UL, which owns 3DMark, has issued its own statement on Huawei’s benchmarking practices after the company was discovered to be artificially inflating its benchmark performance by pushing its SoCs out of thermal bounds when benchmarks were added to a whitelist that allowed the SoC to run at clocks that actually match those listed on a phone’s packaging. In all other cases, devices run far below their listed clocks to stay within thermal limits.
Huawei may have come up with this idea as a means to avoid being accused of overclocking its hardware — you can’t argue something is overclocked if it’s only hitting its specified frequencies — but the larger problem is that the company’s hardware tweaks completely blow the power budget and only apply to whitelisted benchmarks.
Huawei and UL have had several conversations on this topic in which Huawei attempted to explain that this wasn’t cheating, but reflected new AI optimizations being used to ensure maximum performance. At the same time, however, these AI optimizations are only being used when the handset is benchmarked in specific tests as opposed to in games — and they’re pushing the devices so far out of bounds, they’re overheating in some cases. Since the entire point of a benchmark is to capture useful information about the performance of a device, a benchmark mode that only runs when the device is being tested is the exact opposite of helpful.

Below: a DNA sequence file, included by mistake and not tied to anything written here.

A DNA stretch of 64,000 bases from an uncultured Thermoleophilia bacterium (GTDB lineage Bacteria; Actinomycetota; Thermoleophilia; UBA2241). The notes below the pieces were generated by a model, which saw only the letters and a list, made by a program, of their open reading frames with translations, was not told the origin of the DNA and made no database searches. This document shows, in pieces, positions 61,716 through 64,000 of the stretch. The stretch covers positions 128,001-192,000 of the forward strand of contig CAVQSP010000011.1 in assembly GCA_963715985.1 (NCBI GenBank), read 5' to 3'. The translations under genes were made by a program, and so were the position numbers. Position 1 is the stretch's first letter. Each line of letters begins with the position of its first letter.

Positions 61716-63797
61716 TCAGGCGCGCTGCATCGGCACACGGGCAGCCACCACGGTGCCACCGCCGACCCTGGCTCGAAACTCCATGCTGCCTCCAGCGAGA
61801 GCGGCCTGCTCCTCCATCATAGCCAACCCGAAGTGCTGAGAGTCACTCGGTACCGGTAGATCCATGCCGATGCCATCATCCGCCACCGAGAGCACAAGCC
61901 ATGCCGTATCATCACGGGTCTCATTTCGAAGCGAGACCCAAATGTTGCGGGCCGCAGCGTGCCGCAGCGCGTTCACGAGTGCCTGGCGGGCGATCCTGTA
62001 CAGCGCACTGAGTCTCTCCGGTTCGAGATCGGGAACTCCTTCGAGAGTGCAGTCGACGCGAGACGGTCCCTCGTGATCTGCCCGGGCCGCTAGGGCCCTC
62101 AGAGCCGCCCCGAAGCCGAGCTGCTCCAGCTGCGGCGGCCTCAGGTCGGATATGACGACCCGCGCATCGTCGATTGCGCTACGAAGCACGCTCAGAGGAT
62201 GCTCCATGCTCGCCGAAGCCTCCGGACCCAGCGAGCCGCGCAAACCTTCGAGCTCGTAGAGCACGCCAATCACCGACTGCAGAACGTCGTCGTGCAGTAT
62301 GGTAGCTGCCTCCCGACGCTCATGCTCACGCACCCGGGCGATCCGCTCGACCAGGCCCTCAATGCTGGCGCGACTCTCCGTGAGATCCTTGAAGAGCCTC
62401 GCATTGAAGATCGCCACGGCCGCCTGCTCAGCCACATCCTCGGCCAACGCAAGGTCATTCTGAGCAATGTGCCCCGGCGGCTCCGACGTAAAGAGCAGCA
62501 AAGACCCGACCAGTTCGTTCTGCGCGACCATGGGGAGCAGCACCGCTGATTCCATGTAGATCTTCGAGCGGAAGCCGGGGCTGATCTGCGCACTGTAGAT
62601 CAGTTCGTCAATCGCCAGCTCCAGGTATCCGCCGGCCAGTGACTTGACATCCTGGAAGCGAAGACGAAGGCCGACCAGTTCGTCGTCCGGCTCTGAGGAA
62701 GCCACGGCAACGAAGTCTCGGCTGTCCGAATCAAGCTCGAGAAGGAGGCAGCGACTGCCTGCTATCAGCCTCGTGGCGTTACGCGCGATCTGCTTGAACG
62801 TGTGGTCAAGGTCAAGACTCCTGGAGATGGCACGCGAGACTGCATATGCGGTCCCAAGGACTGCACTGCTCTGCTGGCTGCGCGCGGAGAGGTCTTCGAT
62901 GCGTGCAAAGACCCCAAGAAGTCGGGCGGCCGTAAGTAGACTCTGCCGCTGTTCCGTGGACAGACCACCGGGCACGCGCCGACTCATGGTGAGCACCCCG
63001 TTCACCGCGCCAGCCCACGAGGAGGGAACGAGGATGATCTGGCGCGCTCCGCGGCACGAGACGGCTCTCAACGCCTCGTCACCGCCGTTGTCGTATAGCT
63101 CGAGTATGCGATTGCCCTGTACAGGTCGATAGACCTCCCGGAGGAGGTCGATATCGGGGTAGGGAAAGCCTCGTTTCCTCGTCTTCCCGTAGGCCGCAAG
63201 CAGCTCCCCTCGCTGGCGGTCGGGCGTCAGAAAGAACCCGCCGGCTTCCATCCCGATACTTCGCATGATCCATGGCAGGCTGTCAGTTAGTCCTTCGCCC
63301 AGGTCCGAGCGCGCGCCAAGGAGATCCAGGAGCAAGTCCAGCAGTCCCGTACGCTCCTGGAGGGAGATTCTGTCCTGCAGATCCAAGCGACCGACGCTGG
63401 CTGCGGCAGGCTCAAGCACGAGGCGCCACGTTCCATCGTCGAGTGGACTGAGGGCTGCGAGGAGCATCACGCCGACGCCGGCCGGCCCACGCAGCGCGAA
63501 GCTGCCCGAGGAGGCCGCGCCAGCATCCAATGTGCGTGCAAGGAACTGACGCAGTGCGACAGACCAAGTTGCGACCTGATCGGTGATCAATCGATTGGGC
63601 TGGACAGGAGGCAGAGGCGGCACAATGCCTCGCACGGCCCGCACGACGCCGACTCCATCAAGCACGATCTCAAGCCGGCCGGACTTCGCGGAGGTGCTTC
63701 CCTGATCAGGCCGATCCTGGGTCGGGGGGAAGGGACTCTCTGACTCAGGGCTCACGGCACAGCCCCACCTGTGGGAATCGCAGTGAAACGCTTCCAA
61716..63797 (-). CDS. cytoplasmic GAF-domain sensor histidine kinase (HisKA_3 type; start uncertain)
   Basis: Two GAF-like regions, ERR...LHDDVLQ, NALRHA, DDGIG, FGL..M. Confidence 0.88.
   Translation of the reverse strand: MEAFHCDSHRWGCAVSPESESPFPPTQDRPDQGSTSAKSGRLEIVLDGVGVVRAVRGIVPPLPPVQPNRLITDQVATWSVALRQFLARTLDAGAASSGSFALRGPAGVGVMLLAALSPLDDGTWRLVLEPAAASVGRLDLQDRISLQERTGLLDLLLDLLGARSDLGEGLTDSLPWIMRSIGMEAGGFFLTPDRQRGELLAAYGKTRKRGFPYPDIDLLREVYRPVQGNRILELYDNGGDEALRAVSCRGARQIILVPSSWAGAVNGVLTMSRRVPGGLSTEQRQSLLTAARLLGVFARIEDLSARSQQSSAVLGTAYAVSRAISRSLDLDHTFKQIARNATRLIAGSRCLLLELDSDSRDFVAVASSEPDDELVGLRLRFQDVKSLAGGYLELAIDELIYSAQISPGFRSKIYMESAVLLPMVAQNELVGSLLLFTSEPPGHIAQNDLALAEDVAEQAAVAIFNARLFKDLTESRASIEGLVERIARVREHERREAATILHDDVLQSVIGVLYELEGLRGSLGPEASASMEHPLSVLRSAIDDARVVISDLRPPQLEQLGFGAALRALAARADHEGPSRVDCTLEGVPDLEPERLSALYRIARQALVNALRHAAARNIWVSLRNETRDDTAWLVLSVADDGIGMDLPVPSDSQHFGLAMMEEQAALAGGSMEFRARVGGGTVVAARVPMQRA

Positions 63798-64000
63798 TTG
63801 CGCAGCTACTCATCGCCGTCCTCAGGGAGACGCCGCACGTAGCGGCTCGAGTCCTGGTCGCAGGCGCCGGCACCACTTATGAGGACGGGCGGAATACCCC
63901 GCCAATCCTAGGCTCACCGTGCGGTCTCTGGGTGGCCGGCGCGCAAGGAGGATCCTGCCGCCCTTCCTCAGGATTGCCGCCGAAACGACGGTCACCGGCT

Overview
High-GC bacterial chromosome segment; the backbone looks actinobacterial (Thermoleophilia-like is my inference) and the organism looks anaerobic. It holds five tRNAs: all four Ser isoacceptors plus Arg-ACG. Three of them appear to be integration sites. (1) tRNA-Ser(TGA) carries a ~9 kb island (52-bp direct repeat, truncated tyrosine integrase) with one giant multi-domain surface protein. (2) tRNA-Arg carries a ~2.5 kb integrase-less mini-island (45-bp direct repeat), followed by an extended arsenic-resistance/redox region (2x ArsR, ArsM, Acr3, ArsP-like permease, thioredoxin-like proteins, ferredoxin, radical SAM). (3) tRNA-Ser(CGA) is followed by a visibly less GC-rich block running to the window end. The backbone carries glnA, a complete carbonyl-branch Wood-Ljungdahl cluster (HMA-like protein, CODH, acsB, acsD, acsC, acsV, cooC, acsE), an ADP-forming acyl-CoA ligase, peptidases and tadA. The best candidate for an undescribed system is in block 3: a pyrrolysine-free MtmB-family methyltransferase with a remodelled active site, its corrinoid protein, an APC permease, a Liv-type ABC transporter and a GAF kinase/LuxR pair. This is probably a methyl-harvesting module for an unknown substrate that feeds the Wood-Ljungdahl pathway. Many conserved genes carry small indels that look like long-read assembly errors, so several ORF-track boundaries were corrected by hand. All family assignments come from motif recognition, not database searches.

UL understands the intent of Huawei’s approach, but is opposed to forcing the use of a “Performance Mode” by default when a benchmarking application is detected by the device. UL rules require a device to run the benchmark as if it were any other application.
Huawei respects consumers’ right to choose what to do with their devices. Therefore, Huawei will provide users with open access to “Performance Mode” in EMUI 9.0, so that the user can choose when to use the maximum power of their device…
To prevent confusion around current benchmarking results, after discussion, UL and Huawei have temporarily delisted the benchmark scores of a range of Huawei devices, and will reinstate them after Huawei grants all users of Huawei handsets access to the Performance Mode.
This kind of problem is far from new in mobile benchmarking, and while there’s evidence that Huawei is indeed trying to develop a new approach to improving its GPU performance through the use of AI, what the company did here appears far more like a standard whitelist trick to boost performance in the apps people use to test phones by blowing the SoC’s power curve. The device can’t practically operate for any length of time while drawing 8W of power, and that’s what matters — far more than any question of AI optimization or feature usefulness.
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